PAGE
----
In spite of this cyber war and in an effort to be first to market, many companies still rush their products out while ignoring proper security integration during development which can lead to disastrous side effects for businesses. Costing them valuable data, reputation, money and time to amend their product weaknesses. Companies can spend a great deal of time and money developing security patches, repeatedly rolling back and implementing updates, and buying other technologies to secure their own offering. This cycle can potentially continue for years releasing cures to the latest aliments while fearing the next hit.
Looking back at cybercrime incidents of the past 10 years, only the questions of "if" and "when" remain. "If" a business has no active cybersecurity policy and processes even just hundreds of rich customer records, "when" becomes soon enough. For the past 10 years, at least eight large-scale data breaches per year have trembled economies. You’d imagine that as business owners, we would have learned the immense value of the digital data we hold. The Ponemon Institute says that just in the US, the average size of a data breach is 25,575 records with a cost of $150 per record on average. That could be the money you would have paid in damages, as a government fine, and potentially in customer lawsuits.
Often, the significance of backing up your company’s data is diminished by the hundreds of other things you must do as a small business owner to simply keep the company running day-to-day. Unfortunately, what most small business owners fail to realize is that the lack of an adequate data backup can cause the doors of a business to close more often than you’d think. For this reason, it is crucial that every company has at least one efficient and effective method of data backup in place.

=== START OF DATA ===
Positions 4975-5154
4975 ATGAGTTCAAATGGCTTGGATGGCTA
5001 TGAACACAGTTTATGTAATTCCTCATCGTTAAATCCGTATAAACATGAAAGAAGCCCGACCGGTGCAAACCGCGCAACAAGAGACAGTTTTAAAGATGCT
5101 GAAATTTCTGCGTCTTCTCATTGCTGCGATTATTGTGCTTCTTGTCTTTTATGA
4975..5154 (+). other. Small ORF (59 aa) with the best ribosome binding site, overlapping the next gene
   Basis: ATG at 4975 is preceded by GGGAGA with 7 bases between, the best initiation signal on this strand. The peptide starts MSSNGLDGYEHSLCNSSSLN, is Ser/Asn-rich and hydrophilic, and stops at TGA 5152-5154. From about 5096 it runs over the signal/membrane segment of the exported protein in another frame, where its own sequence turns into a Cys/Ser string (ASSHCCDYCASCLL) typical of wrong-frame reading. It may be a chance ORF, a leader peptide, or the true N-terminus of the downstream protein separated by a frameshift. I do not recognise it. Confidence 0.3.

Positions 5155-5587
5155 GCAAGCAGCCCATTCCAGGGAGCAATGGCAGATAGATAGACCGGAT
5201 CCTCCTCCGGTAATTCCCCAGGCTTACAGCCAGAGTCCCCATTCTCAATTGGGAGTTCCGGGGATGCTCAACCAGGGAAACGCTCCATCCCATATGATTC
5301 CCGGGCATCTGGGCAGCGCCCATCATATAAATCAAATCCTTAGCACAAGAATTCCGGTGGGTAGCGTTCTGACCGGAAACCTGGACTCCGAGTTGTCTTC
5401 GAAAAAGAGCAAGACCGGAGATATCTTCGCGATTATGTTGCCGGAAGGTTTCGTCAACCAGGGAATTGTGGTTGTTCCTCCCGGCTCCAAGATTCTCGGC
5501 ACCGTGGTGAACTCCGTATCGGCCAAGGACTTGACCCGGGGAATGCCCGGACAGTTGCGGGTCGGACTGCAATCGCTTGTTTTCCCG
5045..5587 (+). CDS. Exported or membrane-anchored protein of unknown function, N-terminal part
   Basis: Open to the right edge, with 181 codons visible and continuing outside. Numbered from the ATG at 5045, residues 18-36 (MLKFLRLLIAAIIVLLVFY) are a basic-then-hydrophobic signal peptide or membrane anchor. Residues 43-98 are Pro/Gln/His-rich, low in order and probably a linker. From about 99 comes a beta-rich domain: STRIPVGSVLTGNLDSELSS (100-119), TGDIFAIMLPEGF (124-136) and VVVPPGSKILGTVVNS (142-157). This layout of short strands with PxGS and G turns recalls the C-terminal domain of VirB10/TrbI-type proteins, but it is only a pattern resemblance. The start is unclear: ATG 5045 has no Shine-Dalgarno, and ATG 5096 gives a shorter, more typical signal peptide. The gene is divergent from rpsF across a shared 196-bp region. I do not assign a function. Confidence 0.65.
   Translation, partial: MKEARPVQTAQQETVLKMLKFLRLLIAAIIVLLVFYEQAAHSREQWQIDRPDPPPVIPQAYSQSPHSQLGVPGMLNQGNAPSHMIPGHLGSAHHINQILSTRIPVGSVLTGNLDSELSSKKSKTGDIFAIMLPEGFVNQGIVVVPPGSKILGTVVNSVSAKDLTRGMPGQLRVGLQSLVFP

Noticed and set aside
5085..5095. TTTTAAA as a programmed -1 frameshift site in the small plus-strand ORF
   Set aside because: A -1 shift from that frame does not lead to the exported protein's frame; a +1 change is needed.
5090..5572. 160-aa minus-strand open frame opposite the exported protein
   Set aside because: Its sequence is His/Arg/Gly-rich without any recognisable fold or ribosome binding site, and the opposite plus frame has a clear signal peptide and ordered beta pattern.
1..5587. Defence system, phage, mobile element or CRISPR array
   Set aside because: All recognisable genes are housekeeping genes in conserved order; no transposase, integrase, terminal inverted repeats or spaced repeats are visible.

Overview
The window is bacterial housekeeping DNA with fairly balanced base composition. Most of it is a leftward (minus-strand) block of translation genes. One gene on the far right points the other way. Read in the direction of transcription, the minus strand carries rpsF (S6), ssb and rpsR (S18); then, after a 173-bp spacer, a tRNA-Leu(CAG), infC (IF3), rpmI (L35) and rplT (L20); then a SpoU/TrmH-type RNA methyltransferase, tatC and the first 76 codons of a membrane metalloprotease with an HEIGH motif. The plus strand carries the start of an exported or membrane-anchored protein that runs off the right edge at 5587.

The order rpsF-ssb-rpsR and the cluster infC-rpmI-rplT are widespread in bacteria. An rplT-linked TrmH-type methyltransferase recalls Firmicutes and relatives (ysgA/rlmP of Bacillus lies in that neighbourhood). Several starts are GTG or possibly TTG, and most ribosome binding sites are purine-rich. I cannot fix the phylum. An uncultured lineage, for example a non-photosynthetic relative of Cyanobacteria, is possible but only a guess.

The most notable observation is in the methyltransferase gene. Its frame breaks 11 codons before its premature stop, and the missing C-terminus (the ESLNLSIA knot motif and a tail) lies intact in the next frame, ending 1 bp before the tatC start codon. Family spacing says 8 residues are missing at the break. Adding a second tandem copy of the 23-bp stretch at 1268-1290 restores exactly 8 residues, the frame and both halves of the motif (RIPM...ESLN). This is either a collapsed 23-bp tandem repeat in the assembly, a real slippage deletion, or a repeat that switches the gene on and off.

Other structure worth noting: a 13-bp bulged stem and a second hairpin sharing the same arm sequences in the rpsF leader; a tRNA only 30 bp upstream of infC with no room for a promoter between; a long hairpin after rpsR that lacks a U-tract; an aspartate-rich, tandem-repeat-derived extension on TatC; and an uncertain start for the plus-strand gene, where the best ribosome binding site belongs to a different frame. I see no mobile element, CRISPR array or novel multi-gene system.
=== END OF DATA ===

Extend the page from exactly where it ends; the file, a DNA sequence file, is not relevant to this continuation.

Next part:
How is the coronavirus pandemic shaping the business operations of criminal networks? Tracking how the market is changing in real time, Digital Shadows has observed that some operations have quickly curtailed their activity while the majority of malicious actors are capitalizing on the crisis, noting, for example, that an increase in online transactions has potentially bolstered success rates for credit and debit card fraud.
As large numbers of people turn to video-teleconferencing (VTC) platforms to stay connected in the wake of the COVID-19 crisis, reports of VTC hijacking (also called “Zoom-bombing”) are emerging nationwide.
Innovyze has announced Rick Gruenhagen as Chief Technology Officer. Gruenhagen assumes a key role on the executive team reporting to CEO Colby Manwaring. He will oversee the company’s overall product direction and development and will lead the engineering, product and infrastructure teams.
This month in Security magazine, meet 13 female executives who are succeeding in security leadership roles. How are they contributing to the safety and success of their enterprise and to the industry? Also, experts discuss radio frequency threats, mental health during the global pandemic, the future of security networking, zero trust, AI and more.